This executive order is heartbreaking.
When I lived in Atlanta about 7 years ago, I mentored two refugee brothers from Iran through the International Rescue Committee. They were members of a persecuted minority. They taught me far more than I taught them. They were so generous, kind, and hardworking. They invited me in their home. Fed me. Shared their lives and culture. The elder brother worked long hours at Target, stacking shelves. He looked out for his younger brother, who was still in high school. Each weekend, he cooked a big batch of a meat and rice dish (mostly rice), and he always offered me some. Their parents hadn’t come with them. But it was worth it for them to escape a society where they faced little future.
This is a cruel and arbitrary decision.
The order has refugees detained at airports, including “an Iranian scientist headed to a lab in Boston, an Iraqi who had worked as an interpreter for the United States Army, and a Syrian refugee family headed to a new life in Ohio.”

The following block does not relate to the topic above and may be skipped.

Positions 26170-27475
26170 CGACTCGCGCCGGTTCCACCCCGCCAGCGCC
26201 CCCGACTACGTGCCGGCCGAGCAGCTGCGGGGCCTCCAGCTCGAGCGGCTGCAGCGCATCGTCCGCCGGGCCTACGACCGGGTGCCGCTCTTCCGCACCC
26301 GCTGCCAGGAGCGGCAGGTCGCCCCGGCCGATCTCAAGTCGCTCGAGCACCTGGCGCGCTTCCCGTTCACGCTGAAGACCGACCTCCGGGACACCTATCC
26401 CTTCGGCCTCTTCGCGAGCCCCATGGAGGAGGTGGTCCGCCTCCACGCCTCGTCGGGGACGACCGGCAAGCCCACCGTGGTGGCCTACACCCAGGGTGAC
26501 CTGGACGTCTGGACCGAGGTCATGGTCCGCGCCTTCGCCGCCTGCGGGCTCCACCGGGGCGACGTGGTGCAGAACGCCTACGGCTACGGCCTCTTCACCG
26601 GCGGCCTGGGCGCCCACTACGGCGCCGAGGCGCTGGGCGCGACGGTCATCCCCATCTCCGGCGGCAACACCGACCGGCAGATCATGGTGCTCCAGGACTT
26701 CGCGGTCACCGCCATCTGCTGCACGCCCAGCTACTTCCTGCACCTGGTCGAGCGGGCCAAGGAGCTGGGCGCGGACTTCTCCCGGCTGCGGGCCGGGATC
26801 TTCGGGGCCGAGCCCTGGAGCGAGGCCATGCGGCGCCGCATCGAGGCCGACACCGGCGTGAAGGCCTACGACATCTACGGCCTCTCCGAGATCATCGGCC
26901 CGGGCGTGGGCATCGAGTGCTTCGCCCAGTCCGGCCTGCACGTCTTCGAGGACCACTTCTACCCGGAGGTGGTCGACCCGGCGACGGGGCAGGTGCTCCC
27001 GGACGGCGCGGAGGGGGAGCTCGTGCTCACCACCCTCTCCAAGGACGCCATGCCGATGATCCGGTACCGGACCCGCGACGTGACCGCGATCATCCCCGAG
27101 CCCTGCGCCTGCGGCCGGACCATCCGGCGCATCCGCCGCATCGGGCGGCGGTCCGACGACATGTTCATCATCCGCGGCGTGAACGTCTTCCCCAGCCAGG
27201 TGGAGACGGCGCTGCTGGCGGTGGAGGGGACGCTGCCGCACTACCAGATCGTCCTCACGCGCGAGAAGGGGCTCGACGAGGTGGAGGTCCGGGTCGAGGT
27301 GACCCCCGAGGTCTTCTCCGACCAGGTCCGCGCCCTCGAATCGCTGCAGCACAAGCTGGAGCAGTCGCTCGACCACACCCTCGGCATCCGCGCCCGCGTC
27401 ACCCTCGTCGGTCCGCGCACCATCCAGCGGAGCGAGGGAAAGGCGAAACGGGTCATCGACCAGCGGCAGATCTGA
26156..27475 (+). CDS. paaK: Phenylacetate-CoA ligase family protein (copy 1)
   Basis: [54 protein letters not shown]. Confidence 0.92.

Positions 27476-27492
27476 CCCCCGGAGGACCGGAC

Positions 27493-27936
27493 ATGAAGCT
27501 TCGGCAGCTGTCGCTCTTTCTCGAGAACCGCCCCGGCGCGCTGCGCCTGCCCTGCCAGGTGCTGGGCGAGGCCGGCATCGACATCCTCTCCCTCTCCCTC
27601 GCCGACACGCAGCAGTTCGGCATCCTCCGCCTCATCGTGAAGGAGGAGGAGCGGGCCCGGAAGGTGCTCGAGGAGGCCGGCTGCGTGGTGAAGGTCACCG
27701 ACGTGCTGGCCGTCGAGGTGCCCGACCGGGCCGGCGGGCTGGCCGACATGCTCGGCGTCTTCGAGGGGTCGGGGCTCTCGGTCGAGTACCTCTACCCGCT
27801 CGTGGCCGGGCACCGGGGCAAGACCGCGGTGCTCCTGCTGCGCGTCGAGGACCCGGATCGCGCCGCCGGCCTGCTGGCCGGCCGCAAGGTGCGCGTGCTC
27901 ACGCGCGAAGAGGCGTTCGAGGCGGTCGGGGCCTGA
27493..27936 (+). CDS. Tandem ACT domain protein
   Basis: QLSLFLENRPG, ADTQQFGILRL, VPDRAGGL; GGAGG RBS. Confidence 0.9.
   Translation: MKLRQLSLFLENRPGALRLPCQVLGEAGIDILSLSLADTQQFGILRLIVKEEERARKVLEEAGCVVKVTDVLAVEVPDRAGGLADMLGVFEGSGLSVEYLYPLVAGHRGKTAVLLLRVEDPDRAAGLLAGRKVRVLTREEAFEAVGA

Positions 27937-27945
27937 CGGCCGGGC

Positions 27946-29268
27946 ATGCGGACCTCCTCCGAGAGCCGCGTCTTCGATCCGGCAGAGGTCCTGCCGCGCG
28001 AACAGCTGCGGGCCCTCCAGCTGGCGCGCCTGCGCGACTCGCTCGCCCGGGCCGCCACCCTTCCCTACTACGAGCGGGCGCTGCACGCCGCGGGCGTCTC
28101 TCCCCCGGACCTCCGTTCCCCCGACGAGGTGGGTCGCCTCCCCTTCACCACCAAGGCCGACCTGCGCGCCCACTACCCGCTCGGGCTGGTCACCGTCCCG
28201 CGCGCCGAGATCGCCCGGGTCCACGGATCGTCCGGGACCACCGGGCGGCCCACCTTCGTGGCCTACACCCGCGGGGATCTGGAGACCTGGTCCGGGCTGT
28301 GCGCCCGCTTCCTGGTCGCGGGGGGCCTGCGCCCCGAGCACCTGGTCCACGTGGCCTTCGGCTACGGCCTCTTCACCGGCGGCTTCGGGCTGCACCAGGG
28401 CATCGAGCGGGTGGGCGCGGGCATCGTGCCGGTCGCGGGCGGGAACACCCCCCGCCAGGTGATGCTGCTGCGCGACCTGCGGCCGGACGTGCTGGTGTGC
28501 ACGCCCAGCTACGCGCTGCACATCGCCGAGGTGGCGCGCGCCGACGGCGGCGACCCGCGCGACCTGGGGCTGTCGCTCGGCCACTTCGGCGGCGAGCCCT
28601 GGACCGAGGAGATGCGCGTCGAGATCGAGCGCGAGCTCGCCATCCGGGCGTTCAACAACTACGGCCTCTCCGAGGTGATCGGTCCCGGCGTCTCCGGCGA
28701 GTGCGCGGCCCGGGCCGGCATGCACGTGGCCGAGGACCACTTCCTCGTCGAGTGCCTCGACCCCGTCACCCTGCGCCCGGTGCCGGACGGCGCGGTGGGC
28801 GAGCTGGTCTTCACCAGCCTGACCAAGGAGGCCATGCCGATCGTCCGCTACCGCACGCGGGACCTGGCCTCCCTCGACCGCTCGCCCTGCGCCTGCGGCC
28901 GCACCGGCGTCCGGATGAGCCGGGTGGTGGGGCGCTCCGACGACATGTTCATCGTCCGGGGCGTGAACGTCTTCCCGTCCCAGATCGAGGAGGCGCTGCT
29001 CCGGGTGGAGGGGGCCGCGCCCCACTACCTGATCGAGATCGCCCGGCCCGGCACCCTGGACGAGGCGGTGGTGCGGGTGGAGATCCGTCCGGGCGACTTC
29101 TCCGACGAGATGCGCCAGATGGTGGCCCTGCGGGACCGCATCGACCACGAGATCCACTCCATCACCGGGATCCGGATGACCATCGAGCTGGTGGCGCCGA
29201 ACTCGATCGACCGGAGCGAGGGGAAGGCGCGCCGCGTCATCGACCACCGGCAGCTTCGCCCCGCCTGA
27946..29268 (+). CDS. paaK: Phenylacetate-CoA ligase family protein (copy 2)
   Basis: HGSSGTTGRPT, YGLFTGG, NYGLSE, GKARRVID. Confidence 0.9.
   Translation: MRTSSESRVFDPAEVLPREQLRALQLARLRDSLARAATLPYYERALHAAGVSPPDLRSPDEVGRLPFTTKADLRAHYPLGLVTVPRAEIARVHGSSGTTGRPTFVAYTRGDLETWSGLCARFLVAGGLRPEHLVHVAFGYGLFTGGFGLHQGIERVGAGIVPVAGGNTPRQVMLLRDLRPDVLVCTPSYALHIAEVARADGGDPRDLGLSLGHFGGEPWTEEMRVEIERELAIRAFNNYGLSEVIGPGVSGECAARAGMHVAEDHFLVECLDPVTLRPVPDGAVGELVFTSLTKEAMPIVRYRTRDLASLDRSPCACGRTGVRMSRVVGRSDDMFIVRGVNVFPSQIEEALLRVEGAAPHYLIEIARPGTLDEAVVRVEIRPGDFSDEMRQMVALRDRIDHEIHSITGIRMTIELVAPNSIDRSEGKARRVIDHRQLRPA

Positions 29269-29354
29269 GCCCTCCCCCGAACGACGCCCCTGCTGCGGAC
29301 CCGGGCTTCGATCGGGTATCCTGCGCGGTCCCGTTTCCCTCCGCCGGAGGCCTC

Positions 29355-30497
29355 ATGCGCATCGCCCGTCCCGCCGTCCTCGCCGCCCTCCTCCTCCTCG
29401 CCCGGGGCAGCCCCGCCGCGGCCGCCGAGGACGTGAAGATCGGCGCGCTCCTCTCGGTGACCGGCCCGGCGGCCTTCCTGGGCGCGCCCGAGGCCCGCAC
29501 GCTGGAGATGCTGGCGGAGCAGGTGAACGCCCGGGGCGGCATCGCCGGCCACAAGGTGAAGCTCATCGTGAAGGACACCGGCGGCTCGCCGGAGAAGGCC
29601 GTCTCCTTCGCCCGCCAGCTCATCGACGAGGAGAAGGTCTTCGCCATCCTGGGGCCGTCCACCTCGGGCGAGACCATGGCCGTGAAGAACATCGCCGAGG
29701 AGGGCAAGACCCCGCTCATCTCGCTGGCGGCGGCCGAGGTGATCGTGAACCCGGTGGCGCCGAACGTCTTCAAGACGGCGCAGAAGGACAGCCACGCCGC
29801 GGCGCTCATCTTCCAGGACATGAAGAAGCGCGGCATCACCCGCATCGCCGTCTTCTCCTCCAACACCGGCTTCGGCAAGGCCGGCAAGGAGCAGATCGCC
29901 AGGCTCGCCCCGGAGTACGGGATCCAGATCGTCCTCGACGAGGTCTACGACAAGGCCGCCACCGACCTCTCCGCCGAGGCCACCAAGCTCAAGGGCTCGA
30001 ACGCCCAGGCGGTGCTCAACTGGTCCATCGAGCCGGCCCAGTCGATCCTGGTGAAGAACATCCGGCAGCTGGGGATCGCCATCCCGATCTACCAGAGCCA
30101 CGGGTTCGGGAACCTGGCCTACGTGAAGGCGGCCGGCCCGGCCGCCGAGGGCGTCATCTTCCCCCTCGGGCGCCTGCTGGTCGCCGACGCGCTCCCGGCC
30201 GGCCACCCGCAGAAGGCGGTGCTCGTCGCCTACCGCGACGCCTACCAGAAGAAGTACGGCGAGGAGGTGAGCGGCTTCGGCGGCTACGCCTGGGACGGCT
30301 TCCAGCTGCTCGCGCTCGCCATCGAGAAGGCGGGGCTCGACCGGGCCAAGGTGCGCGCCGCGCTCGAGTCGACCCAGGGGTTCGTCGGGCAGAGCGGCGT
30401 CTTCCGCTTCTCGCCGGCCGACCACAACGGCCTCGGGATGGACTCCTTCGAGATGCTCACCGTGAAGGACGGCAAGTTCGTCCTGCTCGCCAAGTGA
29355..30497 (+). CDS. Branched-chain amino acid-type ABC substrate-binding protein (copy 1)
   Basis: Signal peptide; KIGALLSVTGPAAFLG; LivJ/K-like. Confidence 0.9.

Worse yet, there’s no evidence this ban is needed, as reported in Christianity Today:
There is a 1 in 3.64 billion per year chance that you will be killed by a refugee in a given year. If those odds concern you, please do not get in a bathtub, car, or even go outside. And, for contrast, there were 762 tragic murders in Chicago alone last year comparted to 0 people who were killed last year (or ever since the mid-70s) by a refugee-perpetrated terrorist attack.
And it not only hurts these refugees, it sends an awful message:
If America bans refugees, it makes a statement to the world that we don’t want to make. It is the picture of someone who sits, arms crossed and turned away, with a raised eyebrow and a ready attack on the helpless, the homeless, the broken.
I hope immigration advocates find a way for the courts to step in to stop this vile policy.